Seattle’s Beverage Tax is a symptom of Washington’s upside-down tax system

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Sugar is an addiction. So many of us are stuck in the cycle, and the health effects are undoubtedly negative. Constant soda drinking is the bane of dentists everywhere. Sugary candies and desserts provide empty calories that fill in American’s waistlines. While the term “crisis” is vastly overused in today’s political climate, the sugar addiction perpetuated by advertising has facilitated the modern obesity epidemic and deserves to be considered as a public health crisis.

Yet legislative prescriptions have fallen flat. Seattle’s beverage tax is seemingly failing in its stated mission of curbing sugar consumption. Proponents of the Beverage Tax claimed it would help reduce obesity and address epidemic levels of sugar abuse by disincentivizing drinking of sugary sodas while raising needed revenue for the city by creating a “sin” tax on negative behavior. Instead, the tax’s revenue has beaten all projections, topping $16 million in the first 9 months as retailers have chosen to pass the costs on to the consumer.

While this is great for Seattle’s bottom line, the implication is clear — the tax doesn’t appear to be affecting people’s sugar habits, it’s just punishing consumers unequally. The tax disproportionately punishes the disadvantaged according to Gallup polling as “nonwhites, and the low-income in the U.S. drink more regular soda than other Americans.” and “nonwhites (46%) and low-income Americans (45%) — two groups among the most likely to be obese — follow just behind the young in regular soda consumption.” Meanwhile, in a nod to the power of Starbucks and the need of the Seattle City Council not to anger their largely white and middle class voter bases, milk-based beverages are exempt from the tax. This is despite the fact that a 12oz can of Coca-Cola carries 140 calories and 39 grams of sugar, while a Starbucks 12oz white chocolate mocha with no whipped cream has 280 calories and 42 grams of sugar.

Not only does the Beverage Tax punish the poor by increasing the cost of their every day purchases, it punishes small business owners. Instead of going down the street to your local corner store and supporting a locally owned business, people are fulfilling their sugar habits at major retailers (who can absorb the cost of the tax) where they can realize some savings to minimize the effects of the beverage tax on their wallets. This wasn’t unforeseen; the same thing happened in Chicago prompting the repeal of their tax. We should not be ineffectively punishing those stuck in the cycle of sugar, we need to address the root causes. This can happen through better nutrition education in schools and it absolutely must include pushing back against the major corporations that are perpetuating obesity and unhealthy behavior. So while State voters recently acted to block other cities in Washington from also enacting beverage taxes, the $20 million spent by the beverage industry on the campaign is concerning.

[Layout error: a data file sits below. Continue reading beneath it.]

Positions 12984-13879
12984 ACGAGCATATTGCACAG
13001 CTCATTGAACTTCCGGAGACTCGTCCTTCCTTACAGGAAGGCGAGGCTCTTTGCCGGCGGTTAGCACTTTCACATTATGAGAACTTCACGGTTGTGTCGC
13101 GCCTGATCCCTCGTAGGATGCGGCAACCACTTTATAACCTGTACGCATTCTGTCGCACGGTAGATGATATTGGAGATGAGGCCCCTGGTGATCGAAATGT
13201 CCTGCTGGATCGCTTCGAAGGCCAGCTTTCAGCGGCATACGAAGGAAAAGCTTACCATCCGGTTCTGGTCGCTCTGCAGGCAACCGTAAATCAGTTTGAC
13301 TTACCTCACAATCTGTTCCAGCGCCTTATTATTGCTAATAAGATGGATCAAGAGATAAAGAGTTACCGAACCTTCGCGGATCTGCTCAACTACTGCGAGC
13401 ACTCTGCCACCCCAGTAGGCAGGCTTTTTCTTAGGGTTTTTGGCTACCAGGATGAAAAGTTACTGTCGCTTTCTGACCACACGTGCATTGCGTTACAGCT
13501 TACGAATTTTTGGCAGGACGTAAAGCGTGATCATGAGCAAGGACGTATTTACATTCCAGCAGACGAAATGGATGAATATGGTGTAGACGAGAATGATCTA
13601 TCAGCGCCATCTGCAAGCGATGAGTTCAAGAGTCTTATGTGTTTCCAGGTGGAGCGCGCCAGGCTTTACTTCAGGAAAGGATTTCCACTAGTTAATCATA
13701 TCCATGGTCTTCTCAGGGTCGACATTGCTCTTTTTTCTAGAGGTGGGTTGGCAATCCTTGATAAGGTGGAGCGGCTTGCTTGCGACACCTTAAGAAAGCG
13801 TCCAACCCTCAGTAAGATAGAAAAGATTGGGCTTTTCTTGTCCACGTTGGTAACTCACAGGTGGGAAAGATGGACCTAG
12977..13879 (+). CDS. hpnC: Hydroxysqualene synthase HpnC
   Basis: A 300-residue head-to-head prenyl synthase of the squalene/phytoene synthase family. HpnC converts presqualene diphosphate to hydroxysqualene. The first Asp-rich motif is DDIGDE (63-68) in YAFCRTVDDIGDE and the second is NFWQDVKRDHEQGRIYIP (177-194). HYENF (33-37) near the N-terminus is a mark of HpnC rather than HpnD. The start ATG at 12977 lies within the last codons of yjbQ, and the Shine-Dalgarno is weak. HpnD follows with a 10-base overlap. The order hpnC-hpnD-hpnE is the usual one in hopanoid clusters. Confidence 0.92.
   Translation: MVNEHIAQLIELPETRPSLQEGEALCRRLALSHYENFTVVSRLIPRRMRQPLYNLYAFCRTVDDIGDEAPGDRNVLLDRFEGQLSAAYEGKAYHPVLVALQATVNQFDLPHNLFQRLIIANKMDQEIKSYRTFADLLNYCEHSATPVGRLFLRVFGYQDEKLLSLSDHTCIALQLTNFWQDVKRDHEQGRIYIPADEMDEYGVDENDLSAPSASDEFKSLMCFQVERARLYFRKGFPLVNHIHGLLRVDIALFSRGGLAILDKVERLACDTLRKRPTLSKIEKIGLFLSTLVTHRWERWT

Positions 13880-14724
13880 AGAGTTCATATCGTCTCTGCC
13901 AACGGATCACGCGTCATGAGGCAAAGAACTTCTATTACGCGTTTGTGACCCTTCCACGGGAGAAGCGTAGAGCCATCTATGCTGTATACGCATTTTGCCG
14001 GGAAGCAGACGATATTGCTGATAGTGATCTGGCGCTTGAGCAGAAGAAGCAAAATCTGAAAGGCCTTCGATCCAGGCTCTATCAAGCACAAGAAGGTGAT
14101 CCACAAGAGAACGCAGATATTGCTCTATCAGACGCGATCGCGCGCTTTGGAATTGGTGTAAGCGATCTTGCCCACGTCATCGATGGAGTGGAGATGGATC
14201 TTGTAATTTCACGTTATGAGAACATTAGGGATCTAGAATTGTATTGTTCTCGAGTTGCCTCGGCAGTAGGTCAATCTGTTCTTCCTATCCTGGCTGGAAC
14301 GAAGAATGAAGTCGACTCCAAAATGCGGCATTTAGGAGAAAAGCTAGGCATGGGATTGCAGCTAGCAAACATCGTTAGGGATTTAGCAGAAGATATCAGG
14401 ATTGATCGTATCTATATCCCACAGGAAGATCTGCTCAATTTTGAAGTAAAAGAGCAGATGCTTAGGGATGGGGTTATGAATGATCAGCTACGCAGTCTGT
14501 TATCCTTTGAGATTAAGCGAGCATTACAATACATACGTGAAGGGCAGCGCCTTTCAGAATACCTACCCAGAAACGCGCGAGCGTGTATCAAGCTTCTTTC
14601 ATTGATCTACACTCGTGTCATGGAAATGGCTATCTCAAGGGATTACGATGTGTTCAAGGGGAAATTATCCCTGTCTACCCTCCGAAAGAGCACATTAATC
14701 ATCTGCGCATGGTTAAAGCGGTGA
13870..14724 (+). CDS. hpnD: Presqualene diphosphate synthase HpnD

Even while the tax fails to discourage soda drinkers, tax proceeds that were earmarked for programs promoting healthful eating and education are being diverted to balance the city budget. Instead of a tax to address unhealthy habits, the Beverage Tax is using our cities most disadvantaged and at-risk citizens as a piggy bank. Yet can we really blame the Seattle City Council? They need to raise funds somehow, and with very few effective options available to them thanks to Washington State Law, they’re trying to pick among the best of a variety of bad options.

In the end, the Beverage Tax is a symptom of the larger systemic inequity that plagues Washington State through our unequal tax system. With Democrats in strong control of both houses of the Washington State Legislature and with Governor Jay Inslee looking to burnish his credentials ahead of a potential challenge for the Democratic Presidential nomination, now is the perfect time to fix our state’s tax system and institute an income tax. Alexandria Ocasio-Cortez has reignited the national conversation about our tax system advocating a return to pre-Reagan marginal tax rates, and she’s got it right — which even 45% of Republicans agree with. It’s time for everyone to pay their fair share.

Originally posted on my personal blog.

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